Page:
Work to keep Dutch elm disease at bay in Sask. continues

Dutch elm disease is a growing issue in Saskatchewan, and every year programs work to stop the spread of the disease, and 2021 is no different.

The disease was first discovered in the early 1980s in Regina before it was eradicated. Since returning in around 1990 the provincial government has been trying to eradicate it once again.

During that time it spread along the Souris River Valley, the Qu’Appelle River Valley and up north through the Cumberland Delta.

"It is now spread pretty much half way across the province and the most westerly point is around Outlook, so it's spreading pretty good and we're doing our best to slow the spread," said Dr. Rory McIntosh, provincial forest entomologist and pathologist for the forest service branch of the Ministry of Environment.

The disease is an invasive species of fungus and is a major threat to the Dutch Elm population.

“Our prairie communities are full elm trees that provide us all benefits that make it so enjoyable to live here,” McIntosh added.

McIntosh and the ministry do prevention work in the high risk low check locations and buffer areas, but they also work with communities to aide their programs.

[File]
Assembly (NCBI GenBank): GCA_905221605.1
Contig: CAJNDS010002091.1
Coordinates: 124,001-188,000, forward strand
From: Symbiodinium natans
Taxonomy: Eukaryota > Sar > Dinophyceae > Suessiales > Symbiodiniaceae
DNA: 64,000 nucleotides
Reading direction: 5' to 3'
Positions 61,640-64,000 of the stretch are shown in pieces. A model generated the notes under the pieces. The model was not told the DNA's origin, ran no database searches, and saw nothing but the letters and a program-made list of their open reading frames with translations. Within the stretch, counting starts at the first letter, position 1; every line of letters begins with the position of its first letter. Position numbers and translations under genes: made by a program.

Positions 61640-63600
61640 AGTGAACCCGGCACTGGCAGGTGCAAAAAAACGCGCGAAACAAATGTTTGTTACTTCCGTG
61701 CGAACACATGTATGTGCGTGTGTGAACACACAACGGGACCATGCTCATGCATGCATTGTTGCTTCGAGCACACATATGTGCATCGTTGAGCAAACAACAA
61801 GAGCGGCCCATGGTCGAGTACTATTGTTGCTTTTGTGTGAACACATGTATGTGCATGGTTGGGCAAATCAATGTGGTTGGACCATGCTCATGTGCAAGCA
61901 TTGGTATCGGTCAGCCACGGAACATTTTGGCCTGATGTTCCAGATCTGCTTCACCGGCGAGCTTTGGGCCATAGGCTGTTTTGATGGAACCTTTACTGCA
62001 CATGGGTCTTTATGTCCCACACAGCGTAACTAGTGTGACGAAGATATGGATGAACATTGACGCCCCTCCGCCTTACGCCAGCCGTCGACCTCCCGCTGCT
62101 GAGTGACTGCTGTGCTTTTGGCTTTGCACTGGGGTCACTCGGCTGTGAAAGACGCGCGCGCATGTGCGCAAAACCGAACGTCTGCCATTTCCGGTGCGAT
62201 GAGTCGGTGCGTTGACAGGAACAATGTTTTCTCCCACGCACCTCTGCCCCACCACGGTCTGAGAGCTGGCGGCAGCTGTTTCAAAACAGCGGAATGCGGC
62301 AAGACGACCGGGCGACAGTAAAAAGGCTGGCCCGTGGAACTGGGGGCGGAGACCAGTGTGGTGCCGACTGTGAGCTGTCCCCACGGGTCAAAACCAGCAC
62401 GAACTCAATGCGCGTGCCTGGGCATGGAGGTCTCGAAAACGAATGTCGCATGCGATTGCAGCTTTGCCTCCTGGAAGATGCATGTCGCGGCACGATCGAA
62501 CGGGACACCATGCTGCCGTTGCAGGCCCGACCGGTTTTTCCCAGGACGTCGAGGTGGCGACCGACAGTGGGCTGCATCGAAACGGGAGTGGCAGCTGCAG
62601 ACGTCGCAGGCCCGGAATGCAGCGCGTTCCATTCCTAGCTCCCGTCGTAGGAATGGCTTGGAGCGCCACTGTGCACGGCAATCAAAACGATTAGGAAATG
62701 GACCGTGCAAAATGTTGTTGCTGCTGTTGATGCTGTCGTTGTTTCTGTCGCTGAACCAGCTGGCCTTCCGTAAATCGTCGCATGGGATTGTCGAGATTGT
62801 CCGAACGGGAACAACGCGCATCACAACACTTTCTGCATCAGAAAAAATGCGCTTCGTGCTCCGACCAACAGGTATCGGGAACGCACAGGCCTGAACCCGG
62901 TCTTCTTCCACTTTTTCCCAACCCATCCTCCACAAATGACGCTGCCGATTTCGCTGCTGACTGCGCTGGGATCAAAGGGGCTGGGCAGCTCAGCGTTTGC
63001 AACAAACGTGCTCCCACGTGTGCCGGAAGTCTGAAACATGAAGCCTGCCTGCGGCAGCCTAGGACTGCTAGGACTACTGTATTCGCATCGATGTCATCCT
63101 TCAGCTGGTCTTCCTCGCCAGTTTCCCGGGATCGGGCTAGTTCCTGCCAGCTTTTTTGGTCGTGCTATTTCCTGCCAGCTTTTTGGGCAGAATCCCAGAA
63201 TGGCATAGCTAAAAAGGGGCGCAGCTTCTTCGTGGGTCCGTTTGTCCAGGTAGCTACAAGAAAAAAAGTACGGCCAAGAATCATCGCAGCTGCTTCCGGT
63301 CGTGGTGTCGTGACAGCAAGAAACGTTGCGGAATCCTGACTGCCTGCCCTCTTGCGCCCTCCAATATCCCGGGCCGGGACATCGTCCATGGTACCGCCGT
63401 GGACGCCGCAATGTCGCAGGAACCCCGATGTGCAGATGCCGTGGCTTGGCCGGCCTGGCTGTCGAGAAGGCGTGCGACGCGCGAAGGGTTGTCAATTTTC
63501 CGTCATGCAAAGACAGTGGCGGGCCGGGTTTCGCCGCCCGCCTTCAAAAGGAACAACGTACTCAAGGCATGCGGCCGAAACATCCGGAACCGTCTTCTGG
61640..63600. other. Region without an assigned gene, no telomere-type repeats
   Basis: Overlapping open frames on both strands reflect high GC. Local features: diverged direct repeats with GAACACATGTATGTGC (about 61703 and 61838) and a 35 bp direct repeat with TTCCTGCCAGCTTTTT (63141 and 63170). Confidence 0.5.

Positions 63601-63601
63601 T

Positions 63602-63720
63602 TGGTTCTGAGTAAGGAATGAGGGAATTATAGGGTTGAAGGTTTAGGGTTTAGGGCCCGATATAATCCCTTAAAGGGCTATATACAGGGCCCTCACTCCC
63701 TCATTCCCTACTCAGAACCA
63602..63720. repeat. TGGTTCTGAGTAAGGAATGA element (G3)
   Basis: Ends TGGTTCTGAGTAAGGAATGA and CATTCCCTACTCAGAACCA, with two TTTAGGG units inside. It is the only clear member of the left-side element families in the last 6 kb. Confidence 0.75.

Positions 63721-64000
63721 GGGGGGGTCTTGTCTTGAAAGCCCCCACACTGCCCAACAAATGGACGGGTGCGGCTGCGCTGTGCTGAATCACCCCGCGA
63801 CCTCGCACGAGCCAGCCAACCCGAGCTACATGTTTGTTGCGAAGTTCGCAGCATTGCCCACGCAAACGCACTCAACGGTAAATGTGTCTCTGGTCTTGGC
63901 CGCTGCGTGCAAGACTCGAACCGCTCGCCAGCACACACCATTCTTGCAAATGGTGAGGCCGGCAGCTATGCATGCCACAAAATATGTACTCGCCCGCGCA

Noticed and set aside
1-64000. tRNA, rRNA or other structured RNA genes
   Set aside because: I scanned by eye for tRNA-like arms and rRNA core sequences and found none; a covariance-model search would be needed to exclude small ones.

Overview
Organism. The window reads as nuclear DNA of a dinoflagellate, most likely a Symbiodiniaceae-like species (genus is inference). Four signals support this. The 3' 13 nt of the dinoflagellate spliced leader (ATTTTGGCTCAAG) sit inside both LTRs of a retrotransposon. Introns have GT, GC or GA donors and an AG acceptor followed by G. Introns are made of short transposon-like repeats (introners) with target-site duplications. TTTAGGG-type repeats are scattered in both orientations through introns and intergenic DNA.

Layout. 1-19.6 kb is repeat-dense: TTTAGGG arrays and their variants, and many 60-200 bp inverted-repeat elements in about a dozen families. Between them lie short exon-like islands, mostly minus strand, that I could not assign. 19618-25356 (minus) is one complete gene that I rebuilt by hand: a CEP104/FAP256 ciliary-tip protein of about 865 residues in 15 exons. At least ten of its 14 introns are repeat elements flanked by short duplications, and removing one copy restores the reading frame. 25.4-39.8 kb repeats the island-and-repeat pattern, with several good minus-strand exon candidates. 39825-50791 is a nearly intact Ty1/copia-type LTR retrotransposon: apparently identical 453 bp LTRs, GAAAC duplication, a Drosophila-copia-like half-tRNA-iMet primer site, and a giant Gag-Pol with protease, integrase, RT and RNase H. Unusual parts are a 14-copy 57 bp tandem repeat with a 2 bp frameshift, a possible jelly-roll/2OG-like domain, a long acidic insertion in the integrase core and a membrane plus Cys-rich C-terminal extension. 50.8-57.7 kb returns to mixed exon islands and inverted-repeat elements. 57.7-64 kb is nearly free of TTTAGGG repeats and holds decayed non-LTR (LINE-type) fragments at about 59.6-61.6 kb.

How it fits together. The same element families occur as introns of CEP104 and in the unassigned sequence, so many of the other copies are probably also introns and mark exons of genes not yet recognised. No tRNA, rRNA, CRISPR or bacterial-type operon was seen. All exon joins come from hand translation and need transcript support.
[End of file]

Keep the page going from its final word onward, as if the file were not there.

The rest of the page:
He says it's important every one knows what to look for when it comes to stopping the spread.

Matt Charney, parks manager for the City of Yorkton, said the easiest wat to identify an elm tree is to look for its jagged leaves.

The city has almost 1,600 elm trees and the Urban Forestry Program aims to keep them under control.

Program employees look for early signs of the disease, which appear as shriveled or yellow leaves.

These symptoms typically occur late June in to early July, and leaves will become red or brown due to the lack of water if left untreated.

If they come across any infected trees they remove the branches as soon as possible.

"Usually what we do is we take samples and we send them off to Prince Albert and we get it tested," said Charney. Those who have trees on private property are also advised to send in their branches to be tested for the disease.

If a branch tests positive the whole tree is removed and properly disposed of at the landfill.

Locally the disease is spread from contaminated pruning equipment or from tree to tree by the elm bark beetle

"If those insects came from diseased trees they will have the spores of the disease with them and then they will spread it in the spring when they migrate from those wintering sites," said McIntosh.

The disease is widespread through transportation, which is how it made its way to eastern Canada in logs from Europe, and before that eastern Asia.

There is a pruning ban on elm trees annually from April 1 to Sept. 1, but the spread is not seasonal.

McIntosh warns people to never use elm wood as firewood, and reminds it is illegal to keep, buy or transport at any time.

He also said it’s important people help by keeping an eye out and reporting anything suspicious when it comes to preventing the spread.